There are three carparks near three main soaring areas. The first carpark you come to is known locally as The Hump (due to the presence of a low hillock). The flying area is on the far side of the hump and faces mainly NNW. It flies best in north to northwest winds. A fraction east of north is also flyable.
A few hundred yards further along is a coast guard hut followed by a second carpark. This spot (referred to as Coastguard) faces WNW to west, and works in west to northwest winds. 
Several hundred yards further along is a third carpark (Tubby's Head), which works in west to southwest winds. It is the only spot on the north coast to work in winds that are almost southerly.
Between the three of them, these spots cover 180 degrees of wind direction (from NNE to SSW) - not many sites can claim that. 
The regular flyers are very welcoming and can be contacted via the 'Proper Cornish Slopers' thread of the RCMF online forum ( or via their website,
The 'grass' at St Agnes makes landing easy, because it is actually low, springy broom. This cushions bad landings, but it can be prickly underfoot, so it is wise to wear shoes rather than sandals. St Agnes is probably not the place to bring small children, since they could fall down the cliffs, and besides, there isn't much for them to do on the flat. However for partners there are cliffside walks and bird watching opportunities.

Sun, sea and soaring

St Agnes Head is National Trust land. About a mile east of St Agnes - still on the same National Trust land - is a slope that faces northeast, Newdowns Head. Visiting Newdowns involves a considerable hike, since there is virtually no parking anywhere nearby. Then, when you get there, you will need the confidence to land on a very small, bushy landing area. It is possible with foamies or with mouldies with crow brakes.
Cliffs extend from St Agnes Head for many miles along the north Cornwall coast. Many of these areas are perfectly flyable but are seldom flown. The main ones that are recognised soaring sites are shown on the Slopehunter Google Map. This map lists around 200 slope soaring sites in southern England, more than double the number detailed on this website.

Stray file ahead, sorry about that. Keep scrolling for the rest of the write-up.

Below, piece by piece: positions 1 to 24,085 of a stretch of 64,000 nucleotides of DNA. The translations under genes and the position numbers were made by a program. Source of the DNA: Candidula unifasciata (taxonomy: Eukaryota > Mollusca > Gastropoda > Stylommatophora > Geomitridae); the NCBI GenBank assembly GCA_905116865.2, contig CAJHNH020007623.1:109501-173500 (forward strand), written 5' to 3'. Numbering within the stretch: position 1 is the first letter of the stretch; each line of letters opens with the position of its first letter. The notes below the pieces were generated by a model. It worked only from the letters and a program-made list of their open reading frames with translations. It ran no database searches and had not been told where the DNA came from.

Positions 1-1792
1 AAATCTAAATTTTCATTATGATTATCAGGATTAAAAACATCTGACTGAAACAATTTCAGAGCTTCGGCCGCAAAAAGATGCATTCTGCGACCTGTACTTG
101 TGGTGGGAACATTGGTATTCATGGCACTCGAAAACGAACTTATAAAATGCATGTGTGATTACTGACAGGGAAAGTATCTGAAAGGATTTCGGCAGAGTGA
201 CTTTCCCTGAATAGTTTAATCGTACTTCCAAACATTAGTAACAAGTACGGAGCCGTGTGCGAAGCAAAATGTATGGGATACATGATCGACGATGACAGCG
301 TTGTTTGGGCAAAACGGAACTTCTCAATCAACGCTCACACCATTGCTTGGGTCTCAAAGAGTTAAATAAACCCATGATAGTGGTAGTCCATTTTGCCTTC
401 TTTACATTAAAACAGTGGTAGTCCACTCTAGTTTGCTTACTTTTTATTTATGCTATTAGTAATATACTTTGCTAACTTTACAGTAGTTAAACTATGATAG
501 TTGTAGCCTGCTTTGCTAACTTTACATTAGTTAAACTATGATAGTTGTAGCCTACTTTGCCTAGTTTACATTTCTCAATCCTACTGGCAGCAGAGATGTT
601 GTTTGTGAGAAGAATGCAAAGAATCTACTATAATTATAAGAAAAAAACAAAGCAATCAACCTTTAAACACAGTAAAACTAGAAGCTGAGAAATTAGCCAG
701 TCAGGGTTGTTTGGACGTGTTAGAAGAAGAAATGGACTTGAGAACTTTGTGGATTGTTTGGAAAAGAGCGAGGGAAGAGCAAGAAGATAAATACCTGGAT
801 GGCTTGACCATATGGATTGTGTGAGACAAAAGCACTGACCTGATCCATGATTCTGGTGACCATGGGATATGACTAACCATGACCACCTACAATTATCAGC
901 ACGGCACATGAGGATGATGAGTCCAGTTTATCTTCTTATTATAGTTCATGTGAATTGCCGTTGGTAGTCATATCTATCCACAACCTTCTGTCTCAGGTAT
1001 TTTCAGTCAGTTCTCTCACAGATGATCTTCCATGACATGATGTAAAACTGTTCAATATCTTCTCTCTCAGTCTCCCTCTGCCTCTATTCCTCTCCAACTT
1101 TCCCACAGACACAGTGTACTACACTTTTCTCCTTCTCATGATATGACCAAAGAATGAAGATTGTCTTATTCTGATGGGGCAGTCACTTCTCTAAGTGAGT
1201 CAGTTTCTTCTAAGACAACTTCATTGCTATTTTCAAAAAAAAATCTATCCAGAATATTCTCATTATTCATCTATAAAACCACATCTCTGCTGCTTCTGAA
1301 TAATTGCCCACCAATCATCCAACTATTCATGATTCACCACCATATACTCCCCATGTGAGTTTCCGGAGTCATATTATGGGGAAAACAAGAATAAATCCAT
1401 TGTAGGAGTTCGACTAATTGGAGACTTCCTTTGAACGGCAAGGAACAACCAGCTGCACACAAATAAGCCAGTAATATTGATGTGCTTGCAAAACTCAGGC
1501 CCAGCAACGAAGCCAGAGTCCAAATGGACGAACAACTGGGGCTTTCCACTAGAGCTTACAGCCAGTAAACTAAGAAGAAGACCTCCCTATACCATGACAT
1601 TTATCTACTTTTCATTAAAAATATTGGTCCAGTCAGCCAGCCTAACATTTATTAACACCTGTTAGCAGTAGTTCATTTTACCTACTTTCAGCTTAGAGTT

Marks out of 10?
St Agnes is an easy 8 - heck, maybe even a hallowed 9 - but St Agnes might not be to your taste if you prefer scratching around in weak lift, negotiating challenging turbulence, or landing in tight spots.

How do you get there then?
Drive into St Agnes. Follow your nose out of town for a couple of miles up to the headland. It is simple enough to get there, but the headland can be difficult to spot over the stone walls. Basically you're aiming to head west on Beacon Drive and then turn right into a small unnamed road past a National Trust sign. This road leads to the three carparks around the coast guard hut.
Newdowns Head is a mile closer to St Agnes. The best way to get there is to walk along the coastal path from the main St Agnes site. Alternatively, it can be accessed from a dead-end road diverting right off Beacon Drive. There is a sign saying Doble Foods. There is nowhere to park, except on weekends when the food factory is closed. Then it may be possible to fit a small car or two near there. A walking path begins near the end of the road and takes you a quarter of a mile to the flying area.
About three miles north of St Agnes is Cligga Head, which works well in northwest wind. It is almost as good as St Agnes but is not often used, since flyers in the area usually go to St Agnes. Further north, the cliffs at Tintagel work well in west wind. Southwards, Godrevy Head has two sides to it that work well in west and east winds.